Holiday Overwhelm and Your Nervous System

Dec 05, 2022

The holiday season is a busy time for everyone. It can often be quite stressful. Work may be busier as deadlines approach and co-workers take time off, which means less people to work on a greater workload. Holiday planning and preparations involving meals, decorations, and family must all be considered. Shopping areas are busier as people buy presents. There’s decorations everywhere you look and holiday music playing the same songs over and over again. You can feel the general excitement for the holidays building, and it can become overwhelming.

You may be one of many individuals with a low neurological threshold, meaning you notice and respond to environmental stimuli more often due to the revved up state of your nervous system.

From last week’s article we learned the prefrontal cortex (PFC)-amygdala neural circuit is responsible for threat bias, which is an exaggerated selective attention to threat. When overactive, this neurocircuit results in feelings of anxiety and being overwhelmed.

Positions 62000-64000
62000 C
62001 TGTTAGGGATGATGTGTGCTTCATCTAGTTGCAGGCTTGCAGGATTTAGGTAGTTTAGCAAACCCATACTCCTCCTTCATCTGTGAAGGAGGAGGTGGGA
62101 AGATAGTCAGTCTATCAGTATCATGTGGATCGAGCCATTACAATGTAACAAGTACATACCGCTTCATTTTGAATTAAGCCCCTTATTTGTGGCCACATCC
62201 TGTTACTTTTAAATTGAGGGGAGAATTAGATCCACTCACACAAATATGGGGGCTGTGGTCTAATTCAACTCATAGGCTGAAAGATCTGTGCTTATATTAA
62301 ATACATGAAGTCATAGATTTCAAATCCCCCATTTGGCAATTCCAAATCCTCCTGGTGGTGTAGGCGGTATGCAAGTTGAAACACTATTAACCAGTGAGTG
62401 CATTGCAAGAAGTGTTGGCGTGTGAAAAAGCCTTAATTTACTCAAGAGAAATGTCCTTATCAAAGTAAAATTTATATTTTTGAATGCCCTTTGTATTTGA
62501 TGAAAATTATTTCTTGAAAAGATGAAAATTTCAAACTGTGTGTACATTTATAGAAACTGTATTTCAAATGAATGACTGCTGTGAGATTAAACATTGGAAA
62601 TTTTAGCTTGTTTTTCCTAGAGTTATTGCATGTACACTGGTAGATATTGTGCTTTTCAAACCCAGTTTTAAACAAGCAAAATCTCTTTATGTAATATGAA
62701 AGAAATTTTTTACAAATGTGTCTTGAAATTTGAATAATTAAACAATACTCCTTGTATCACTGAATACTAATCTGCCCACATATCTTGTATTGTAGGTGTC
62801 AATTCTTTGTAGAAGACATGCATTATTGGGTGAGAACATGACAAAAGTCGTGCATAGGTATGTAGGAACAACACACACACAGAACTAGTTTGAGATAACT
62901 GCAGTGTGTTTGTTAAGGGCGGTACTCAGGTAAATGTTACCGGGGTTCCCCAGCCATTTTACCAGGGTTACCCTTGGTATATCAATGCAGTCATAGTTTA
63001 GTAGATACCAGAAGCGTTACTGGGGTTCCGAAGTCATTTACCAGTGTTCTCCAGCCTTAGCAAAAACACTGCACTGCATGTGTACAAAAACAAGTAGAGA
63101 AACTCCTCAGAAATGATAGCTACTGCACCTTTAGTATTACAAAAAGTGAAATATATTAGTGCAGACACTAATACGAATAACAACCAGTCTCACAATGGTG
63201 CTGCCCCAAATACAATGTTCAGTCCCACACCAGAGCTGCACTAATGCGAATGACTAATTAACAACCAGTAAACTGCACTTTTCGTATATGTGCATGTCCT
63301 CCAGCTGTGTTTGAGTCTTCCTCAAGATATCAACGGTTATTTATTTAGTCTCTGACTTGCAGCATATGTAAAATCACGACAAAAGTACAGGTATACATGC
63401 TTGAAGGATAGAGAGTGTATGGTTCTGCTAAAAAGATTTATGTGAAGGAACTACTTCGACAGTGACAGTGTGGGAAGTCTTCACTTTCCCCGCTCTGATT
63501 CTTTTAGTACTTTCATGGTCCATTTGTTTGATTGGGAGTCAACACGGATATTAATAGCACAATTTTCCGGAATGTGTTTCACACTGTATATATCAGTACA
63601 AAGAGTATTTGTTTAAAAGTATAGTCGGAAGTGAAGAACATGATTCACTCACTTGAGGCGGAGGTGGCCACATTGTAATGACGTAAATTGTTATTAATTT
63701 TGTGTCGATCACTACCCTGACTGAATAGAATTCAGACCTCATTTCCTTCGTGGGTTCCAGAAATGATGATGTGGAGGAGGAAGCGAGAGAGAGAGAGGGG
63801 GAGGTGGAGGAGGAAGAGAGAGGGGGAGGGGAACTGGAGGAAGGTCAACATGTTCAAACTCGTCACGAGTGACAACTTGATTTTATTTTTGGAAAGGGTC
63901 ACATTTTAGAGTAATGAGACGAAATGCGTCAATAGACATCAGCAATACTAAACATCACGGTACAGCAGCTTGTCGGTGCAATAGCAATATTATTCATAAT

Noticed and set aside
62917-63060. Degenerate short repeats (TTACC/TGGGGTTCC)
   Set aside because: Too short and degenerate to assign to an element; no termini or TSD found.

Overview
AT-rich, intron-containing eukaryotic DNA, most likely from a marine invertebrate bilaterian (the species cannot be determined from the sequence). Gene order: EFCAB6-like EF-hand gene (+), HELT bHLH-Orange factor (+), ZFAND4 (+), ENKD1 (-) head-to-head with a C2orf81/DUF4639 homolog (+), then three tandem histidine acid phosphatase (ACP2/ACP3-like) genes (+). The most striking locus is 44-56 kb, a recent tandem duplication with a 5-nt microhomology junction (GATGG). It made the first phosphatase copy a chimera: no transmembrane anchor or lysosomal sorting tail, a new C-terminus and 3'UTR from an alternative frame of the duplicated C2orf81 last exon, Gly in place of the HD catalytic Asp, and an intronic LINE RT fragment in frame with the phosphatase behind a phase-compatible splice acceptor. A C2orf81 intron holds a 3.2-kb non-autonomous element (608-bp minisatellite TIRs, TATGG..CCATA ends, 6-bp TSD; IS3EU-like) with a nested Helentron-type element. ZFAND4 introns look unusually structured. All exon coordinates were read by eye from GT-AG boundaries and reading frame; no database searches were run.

You need to be able to filter the sensory stimuli surrounding you, whether it’s suppressing distractors or amplifying relevant stimuli. You need to be able to correctly assess your environment for threats. Your PFC influences changes in sensory processing as it is in charge of executive functions. It filters out, or suppresses, excess noise or stimuli. It engages inhibitory circuits in the thalamus to control sensory processing.

Serotonin can alter the sensitivity in a sensory system such as your visual or olfactory systems so they process stimuli appropriately. It may also normalize the PFC-amygdala neural circuit so it’s not overactive.

With our senses being overwhelmed with holiday stimuli, our thalamus has a lot of sensory information to process. When our locus coeruleus-norepinephrine system (LC-NE) is activated, as it is with stimulation of the vagus nerve, it leads to an improvement in sensory processing within the thalamus.

It is common to become overwhelmed and feel fatigued mentally and physically with the holidays due to the nearly constant sensory stimulation. Rest and the ability to adapt are needed so your quality of life does not become impacted in the long term.

When you start to notice your schedule becoming busier with holiday activities or you begin to feel the beginning stages of being overwhelmed, schedule a boost adjustment. Stimulate your vagus nerve so it can activate your PFC and down regulate your amygdala!

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